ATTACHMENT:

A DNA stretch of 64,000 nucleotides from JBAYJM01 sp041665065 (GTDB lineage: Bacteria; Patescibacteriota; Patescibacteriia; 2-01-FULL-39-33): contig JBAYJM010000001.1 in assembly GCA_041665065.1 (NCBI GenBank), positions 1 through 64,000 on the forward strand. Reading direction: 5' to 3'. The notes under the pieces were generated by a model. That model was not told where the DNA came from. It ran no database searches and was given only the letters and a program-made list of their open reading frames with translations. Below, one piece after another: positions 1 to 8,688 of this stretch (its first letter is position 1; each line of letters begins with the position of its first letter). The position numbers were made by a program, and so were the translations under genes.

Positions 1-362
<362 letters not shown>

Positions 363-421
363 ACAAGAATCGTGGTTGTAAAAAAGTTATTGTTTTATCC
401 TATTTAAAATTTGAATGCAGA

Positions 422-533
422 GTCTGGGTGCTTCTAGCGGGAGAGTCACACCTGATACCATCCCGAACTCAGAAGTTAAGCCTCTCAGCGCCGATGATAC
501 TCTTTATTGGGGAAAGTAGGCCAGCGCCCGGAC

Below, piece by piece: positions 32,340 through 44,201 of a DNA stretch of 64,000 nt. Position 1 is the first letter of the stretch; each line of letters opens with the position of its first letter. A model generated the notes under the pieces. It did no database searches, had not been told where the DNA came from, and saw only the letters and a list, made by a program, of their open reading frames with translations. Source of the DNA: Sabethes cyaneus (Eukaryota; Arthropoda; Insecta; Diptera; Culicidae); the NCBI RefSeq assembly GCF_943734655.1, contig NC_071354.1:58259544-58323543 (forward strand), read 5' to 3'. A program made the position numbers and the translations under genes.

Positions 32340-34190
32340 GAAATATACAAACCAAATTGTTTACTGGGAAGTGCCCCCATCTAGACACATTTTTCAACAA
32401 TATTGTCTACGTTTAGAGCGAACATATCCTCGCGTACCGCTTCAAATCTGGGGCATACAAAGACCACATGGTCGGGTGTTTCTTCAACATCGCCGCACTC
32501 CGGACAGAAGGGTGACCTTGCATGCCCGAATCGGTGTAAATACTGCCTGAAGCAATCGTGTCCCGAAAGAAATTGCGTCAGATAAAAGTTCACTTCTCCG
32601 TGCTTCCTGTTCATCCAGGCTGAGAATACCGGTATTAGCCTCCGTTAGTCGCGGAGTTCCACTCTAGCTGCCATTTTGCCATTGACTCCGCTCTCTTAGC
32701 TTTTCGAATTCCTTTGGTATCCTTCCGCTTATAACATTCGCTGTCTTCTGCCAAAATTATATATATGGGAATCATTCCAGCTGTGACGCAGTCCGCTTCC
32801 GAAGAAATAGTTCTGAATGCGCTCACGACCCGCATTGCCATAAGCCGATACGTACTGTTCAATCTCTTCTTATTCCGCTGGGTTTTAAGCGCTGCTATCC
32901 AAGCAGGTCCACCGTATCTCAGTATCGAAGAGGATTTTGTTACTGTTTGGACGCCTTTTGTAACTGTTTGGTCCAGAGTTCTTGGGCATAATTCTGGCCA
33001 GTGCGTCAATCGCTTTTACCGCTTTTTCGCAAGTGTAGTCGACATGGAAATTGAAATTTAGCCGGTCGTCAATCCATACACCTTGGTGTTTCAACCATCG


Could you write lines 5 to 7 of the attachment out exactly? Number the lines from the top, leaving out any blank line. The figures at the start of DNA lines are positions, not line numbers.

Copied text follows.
363 ACAAGAATCGTGGTTGTAAAAAAGTTATTGTTTTATCC
401 TATTTAAAATTTGAATGCAGA

Positions 422-533